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SPIRITT: What does ‘spirituality’ mean?

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Both patients and clinicians alike have shown increasing interest in spirituality as a component of physical and mental well-being.1 However, there’s no clear consensus on what spirituality actually means. The Merriam-Webster dictionary defines it “affecting the spirit, relating to sacred matters, concerned with religious issues.”2 Spirituality is sometimes defined in broadly secular terms, such as the feeling of “being part of something greater than ourselves,” or in connection to ideas rooted in a specific belief system, such as “aligning oneself with the Will of God.”

I prefer to think of the word “spiritual” as encompassing multiple practices and beliefs that have the common goal of helping us deepen our capacity for self-awareness, joy, compassion, love, freedom, justice, and mutual cooperation, not only for our own benefit, but also to create a better world. To help clinicians better understand what the term spirituality implies, whether for themselves or for their patients, I offer the acronym SPIRITT to describe core components of varied spiritual perspectives, beliefs, and practices.

Sacred. Considering certain aspects of life, time, or place as non-ordinary and worthy of reverence and awe.

Presence. Cultivating an inner presence that is open, accepting, compassionate, and loving toward others. During a spiritual experience, some may feel embraced in this way by a presence outside of themselves, such as an encounter with a spiritual teacher or an experience of feeling held lovingly by a transcendent power.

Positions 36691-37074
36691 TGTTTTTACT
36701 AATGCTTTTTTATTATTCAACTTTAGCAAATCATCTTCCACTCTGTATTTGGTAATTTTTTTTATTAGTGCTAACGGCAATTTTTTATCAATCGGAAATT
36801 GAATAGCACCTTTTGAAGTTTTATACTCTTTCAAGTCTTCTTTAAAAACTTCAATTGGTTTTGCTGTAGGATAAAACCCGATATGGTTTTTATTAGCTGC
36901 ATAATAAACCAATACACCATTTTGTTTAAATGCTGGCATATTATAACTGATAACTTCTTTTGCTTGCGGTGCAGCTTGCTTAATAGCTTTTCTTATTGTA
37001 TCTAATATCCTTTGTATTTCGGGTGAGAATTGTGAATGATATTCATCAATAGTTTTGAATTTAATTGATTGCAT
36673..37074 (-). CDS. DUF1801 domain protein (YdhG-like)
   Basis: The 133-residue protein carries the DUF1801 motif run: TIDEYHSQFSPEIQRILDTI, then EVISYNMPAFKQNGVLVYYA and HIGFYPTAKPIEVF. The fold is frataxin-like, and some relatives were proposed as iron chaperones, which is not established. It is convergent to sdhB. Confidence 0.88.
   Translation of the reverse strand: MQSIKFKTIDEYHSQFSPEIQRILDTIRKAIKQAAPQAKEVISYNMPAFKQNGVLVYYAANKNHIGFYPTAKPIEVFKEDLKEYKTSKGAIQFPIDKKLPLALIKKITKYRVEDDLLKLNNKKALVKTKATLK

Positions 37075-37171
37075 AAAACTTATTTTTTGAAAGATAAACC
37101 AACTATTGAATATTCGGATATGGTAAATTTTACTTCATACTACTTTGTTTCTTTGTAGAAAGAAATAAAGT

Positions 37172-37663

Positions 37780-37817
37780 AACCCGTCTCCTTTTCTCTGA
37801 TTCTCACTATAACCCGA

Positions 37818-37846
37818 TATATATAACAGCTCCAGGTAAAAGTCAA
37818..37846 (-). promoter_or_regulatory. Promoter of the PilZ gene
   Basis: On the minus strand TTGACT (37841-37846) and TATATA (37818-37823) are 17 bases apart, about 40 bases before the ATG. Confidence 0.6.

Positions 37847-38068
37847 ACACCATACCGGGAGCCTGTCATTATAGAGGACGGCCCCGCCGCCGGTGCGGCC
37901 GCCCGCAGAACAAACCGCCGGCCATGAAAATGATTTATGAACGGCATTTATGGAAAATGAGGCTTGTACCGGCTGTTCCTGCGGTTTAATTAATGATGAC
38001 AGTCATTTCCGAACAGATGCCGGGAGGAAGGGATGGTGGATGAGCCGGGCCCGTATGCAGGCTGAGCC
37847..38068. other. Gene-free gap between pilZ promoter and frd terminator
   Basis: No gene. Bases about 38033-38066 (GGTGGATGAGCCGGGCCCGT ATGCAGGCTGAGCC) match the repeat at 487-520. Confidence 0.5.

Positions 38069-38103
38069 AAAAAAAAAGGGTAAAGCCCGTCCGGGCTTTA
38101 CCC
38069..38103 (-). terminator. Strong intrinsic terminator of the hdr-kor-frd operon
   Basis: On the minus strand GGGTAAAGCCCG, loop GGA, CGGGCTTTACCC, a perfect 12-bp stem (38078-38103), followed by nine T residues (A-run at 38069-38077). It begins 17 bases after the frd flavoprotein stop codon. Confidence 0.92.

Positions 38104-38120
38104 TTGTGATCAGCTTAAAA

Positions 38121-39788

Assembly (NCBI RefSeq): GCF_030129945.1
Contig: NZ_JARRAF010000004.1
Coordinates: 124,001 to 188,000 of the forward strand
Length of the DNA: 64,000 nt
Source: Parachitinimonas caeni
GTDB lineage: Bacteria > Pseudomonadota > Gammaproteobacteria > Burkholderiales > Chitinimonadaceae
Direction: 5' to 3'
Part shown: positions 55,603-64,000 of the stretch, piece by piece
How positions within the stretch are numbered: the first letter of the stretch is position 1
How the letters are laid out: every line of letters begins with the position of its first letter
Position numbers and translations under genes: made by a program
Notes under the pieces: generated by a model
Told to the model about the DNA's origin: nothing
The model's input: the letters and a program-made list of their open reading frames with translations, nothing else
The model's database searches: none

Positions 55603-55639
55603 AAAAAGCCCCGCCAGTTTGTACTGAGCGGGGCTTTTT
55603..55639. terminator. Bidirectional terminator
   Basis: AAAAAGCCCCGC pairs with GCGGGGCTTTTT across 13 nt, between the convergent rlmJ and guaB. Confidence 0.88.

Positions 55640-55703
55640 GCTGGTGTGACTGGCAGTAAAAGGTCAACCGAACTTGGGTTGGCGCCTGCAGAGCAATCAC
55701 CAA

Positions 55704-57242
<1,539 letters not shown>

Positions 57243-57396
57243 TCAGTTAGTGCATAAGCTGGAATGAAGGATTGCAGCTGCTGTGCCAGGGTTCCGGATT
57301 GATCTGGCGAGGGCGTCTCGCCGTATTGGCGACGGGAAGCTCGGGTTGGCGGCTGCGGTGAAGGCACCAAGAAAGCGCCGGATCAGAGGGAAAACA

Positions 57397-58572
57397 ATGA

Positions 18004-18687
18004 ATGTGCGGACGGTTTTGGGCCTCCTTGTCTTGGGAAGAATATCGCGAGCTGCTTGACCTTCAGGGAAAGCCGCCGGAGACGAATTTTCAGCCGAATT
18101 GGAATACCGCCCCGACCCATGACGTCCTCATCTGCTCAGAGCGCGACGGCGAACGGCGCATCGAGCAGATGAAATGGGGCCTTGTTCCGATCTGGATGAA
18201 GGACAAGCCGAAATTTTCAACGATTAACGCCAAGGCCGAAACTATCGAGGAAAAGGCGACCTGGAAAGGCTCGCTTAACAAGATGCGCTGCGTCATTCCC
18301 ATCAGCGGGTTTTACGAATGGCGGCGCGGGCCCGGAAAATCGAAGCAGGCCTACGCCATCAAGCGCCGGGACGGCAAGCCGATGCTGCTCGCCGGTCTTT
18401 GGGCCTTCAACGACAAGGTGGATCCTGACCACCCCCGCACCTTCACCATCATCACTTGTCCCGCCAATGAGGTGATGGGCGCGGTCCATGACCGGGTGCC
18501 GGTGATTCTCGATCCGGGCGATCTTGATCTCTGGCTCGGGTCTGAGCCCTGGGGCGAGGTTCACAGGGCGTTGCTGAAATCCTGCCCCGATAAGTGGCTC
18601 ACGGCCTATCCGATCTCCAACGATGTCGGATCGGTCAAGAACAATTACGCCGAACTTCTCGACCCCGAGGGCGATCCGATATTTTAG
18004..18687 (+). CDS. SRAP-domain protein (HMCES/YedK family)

Interconnection. Understanding that we are not separate entities but are interconnected beings existing in interdependent unity, starting with our families and extending out universally. According to this perspective, harming anything or anyone is doing harm to ourself.

Rest. Taking a Sabbath or unplugging. Dedicating time each week for resting your mind and body. Spending quality time with family. Decreasing excessive stimulation and loosening the grip of consumerism.

Introspection. Looking inwardly. Eastern traditions emphasize deepening self-awareness through mindful meditation practices, while Western traditions include taking a personal inventory through self-examination or confessional practices.

Continue to: Traditions

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